Stay on Top of Enterprise Technology Trends
Get updates impacting your industry from our GigaOm Research Community
It’s the question on everyone’s lips, particularly in the fallout of Facebook’s anticlimactic public debut. But, not surprisingly, when Bloomberg TV’s Deirdre Bolton asked some of the top venture capitalists which tech companies might go public next, everyone steered clear of naming names.
It will be “something that looks more like Salesforce than Facebook,” Fred Wilson, managing partner of Union Square Ventures, said Friday at the F.ounders conference at the Nasdaq headquarters New York. He added that investors will likely feel more comfortable with an enterprise-like business that has a more sustainable and predictable business.
Eric Hippeau with Lerer Ventures said he thinks there are a few companies big enough to go public, particularly in the media and e-commerce areas. And Google Venture’s Rich Miner said potential IPO candidates are those with solid business models, good growth and revenue. But even companies that might be a little less predictable but are in highly disruptive spaces (such as mobile) are possibilities, Miner said.
Asked about how secondary markets (that let pre-IPO companies sell stock) change the game for investors, Goldman Sachs’ Anthony Soto said they provide liquidity that wouldn’t otherwise exist. But he warned that secondary trades don’t accurately reflect the value the company would get in the public markets because there’s limited supply and demand, and those markets exist outside the environment of SEC regulation.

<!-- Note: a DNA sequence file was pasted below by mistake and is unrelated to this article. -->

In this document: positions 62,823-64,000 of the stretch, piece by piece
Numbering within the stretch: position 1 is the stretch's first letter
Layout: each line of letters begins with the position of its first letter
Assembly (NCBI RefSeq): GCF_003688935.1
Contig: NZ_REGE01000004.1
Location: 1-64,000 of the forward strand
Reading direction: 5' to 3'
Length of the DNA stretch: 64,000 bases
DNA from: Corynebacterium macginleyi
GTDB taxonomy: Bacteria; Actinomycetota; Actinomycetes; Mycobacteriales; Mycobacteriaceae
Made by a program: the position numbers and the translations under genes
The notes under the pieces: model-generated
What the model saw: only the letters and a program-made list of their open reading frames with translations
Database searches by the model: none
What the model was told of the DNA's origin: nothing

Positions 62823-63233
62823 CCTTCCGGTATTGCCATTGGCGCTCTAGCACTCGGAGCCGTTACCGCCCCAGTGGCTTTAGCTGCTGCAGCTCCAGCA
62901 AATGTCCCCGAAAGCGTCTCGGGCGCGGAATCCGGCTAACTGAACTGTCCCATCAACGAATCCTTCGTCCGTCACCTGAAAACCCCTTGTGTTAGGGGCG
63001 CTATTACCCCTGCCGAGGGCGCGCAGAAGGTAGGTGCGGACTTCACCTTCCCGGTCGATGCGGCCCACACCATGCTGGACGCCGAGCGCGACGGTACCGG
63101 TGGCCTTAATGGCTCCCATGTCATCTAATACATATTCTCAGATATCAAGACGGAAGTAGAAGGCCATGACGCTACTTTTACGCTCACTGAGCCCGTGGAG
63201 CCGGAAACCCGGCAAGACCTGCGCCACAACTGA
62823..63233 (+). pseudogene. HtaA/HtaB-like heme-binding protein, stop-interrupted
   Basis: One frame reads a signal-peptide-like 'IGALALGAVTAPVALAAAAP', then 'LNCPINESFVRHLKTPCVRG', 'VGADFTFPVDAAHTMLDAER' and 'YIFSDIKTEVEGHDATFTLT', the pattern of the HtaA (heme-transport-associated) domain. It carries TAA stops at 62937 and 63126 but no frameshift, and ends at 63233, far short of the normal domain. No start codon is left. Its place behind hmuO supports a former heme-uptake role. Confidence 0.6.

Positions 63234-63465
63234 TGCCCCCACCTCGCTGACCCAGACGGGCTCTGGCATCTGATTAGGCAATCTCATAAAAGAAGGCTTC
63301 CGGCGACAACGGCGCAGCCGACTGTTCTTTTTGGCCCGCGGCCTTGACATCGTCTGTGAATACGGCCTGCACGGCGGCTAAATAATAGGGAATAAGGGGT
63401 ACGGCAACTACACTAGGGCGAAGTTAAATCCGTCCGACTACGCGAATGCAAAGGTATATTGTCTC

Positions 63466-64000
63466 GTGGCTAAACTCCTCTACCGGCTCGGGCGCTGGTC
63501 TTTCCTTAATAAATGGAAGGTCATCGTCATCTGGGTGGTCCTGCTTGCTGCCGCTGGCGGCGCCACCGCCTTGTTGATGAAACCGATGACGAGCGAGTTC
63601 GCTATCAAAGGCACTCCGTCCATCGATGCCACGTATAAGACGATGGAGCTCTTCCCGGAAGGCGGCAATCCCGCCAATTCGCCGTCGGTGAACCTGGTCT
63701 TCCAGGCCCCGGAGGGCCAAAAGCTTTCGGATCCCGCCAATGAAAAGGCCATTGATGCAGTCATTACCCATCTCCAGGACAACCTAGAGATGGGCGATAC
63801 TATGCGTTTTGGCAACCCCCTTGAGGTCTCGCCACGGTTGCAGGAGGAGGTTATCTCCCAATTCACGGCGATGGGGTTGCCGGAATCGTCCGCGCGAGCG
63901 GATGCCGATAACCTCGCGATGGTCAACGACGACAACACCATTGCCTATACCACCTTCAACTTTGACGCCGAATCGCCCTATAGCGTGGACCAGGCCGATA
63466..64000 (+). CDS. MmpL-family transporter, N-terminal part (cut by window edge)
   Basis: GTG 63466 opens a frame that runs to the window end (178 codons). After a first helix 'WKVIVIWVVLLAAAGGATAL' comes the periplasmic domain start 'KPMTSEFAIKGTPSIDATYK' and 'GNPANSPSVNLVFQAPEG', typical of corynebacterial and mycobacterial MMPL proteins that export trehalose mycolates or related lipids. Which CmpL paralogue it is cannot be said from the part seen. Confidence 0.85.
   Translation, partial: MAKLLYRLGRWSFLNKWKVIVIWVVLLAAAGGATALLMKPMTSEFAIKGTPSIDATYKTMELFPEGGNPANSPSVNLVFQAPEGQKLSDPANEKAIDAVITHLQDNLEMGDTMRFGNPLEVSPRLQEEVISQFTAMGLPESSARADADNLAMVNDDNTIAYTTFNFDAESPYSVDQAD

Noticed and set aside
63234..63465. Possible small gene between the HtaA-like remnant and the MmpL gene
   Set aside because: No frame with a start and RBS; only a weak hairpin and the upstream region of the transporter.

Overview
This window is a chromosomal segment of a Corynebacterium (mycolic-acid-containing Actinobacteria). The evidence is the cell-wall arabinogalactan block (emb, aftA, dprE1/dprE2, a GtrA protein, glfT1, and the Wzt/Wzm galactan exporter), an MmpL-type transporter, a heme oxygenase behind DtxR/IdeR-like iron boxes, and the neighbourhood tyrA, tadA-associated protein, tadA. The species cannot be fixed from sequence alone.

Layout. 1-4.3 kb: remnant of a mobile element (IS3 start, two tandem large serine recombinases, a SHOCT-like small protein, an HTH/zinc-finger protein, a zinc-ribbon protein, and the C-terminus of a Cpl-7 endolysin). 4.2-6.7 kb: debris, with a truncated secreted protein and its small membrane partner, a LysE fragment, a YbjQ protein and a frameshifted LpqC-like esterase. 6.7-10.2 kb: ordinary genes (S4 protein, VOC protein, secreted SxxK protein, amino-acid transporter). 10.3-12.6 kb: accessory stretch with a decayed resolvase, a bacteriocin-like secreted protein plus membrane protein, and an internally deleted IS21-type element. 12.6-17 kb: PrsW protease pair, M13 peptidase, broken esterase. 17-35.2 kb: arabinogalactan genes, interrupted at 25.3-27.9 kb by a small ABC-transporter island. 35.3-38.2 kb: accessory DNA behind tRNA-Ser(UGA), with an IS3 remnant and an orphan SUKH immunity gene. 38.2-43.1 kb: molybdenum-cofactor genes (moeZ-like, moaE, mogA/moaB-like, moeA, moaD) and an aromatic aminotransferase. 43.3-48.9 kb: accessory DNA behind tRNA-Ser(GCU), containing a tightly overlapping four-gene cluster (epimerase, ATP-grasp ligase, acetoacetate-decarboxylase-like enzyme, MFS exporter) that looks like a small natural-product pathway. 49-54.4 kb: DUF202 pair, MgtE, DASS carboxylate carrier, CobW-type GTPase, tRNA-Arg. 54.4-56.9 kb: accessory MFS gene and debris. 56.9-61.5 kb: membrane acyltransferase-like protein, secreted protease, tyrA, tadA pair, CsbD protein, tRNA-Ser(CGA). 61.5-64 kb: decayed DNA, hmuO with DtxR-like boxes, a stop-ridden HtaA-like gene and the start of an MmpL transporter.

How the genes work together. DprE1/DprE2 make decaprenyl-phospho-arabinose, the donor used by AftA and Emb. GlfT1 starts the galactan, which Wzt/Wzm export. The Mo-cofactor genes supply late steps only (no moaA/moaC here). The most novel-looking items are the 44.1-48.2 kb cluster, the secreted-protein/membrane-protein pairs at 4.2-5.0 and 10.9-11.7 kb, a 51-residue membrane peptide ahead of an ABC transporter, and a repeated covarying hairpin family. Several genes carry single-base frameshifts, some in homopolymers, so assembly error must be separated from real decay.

At a F.ounders event Thursday night, Soto also commented on the likelihood of more tech IPOs this year, saying that he doesn’t expect to see another Internet IPO until after Labor Day.
To the room full of tech startup founders, Wilson said they should think about whether they want to run their companies for 15 to 20 years or exit and move on to something new. “If you want to make a company your life’s work, then be a public company,” he said, “If you’re looking for exits… I don’t think the public markets are the way to go.”